DARLINGTON, SC (WBTW) – Since taking office in January, Darlington County Sheriff Tony Chavis’ administration has worked to clean up the department. Now state officials say the office is back in compliance.
“The state put a freeze on sending Darlington County Detention Center inmates,” explained Lt. Robert Kilgo, the office’s public information officer. “At this time, they have lifted that freeze.”
Kilgo said Wednesday’s announcement by the South Carolina Department of Corrections is just another step in Sheriff Chavis’ plan for Darlington County. Last June, the DOC announced it would no longer send inmates to Darlington due to a shortage of officers.
“We have hired ten, and three start on Monday,” said Lt. Kilgo. “So as of Monday, we’ll have hired 13.”
The main goal of the hires was to become compliant with a federal law called the Prison Rape Elimination Act (PREA). In addition to personnel, the law also requires upgrades in and around the detention center.
“The different security devices, the implementation of that to lower the risk of any sexual crimes happening in our detention facility,” Kilgo said.
Other parts of Sheriff Chavis’ plan to improve the Sheriff’s Office include upgrading an aging fleet of county vehicles.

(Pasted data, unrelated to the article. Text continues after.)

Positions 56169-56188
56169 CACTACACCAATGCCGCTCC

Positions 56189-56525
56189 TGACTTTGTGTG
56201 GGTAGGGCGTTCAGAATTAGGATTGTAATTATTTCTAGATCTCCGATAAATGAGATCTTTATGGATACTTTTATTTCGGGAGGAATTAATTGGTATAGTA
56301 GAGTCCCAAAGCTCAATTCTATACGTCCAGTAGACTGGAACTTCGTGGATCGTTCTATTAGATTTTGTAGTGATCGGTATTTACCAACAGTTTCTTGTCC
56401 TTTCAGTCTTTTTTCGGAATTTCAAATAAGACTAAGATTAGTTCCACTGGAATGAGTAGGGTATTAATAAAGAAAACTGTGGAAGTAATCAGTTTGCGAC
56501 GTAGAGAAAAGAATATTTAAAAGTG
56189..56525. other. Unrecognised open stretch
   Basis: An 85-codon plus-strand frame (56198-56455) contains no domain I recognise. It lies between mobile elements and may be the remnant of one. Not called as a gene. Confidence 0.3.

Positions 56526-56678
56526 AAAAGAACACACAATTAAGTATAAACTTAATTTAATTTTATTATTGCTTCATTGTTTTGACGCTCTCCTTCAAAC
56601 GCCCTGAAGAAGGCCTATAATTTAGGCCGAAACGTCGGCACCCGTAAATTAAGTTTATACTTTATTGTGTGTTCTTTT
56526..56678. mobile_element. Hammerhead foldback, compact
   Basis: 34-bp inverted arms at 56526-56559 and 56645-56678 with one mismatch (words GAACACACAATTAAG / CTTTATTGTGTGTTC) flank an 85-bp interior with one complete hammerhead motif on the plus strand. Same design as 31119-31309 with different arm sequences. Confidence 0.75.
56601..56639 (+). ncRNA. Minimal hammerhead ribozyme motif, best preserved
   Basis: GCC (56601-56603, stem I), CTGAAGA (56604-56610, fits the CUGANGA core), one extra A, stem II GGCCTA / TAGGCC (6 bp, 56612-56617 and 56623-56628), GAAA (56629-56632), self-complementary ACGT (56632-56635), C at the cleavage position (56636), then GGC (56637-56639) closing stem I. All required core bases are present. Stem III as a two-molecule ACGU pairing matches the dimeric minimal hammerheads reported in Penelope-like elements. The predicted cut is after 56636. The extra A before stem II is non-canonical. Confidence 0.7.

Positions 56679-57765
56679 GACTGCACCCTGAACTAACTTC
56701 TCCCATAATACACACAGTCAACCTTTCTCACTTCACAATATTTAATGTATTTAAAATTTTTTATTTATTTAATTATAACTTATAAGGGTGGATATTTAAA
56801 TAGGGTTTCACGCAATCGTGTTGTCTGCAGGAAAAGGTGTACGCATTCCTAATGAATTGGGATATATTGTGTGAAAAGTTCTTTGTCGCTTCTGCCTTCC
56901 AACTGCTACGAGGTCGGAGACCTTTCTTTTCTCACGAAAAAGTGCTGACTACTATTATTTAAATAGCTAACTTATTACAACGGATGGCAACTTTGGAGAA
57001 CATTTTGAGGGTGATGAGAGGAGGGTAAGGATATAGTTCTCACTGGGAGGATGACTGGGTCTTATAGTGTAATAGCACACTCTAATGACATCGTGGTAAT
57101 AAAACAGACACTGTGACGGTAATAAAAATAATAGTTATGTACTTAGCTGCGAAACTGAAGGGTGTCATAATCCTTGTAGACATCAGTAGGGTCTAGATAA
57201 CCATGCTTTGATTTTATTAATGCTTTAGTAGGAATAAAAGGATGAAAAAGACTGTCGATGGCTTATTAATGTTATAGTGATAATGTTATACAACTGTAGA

“I looked at a car this morning that had 300,000 miles on it,” said Lt. Kilgo. “It’s unacceptable to have a car with 300,000 miles on it still be on the road, especially for a police vehicle.”
The Sheriff’s Office also invested in new protective armor for deputies, after it found some vests had expired. Other upgrades include older technology deputies still used.
“We have been able to utilize the 1033 program to get different computer equipment that’s free of charge, thus saving the taxpayers of Darlington County money,” Kilgo explained.
Lt. Kilgo said many of the issues they now face have to do with accountability.
“We came into office January 3rd,” explained Kilgo. “We cracked open the books and did inspections. Keeping up with accountability going forward, we will be able to minimize these issues.”
Above all, Lt. Kilgo said protecting Sheriff’s deputies will help them better protect the community.
“Because we’ll be able to get a lot of this crime solved before it becomes something worse, we’ll be able to prevent more,” Lt. Kilgo said.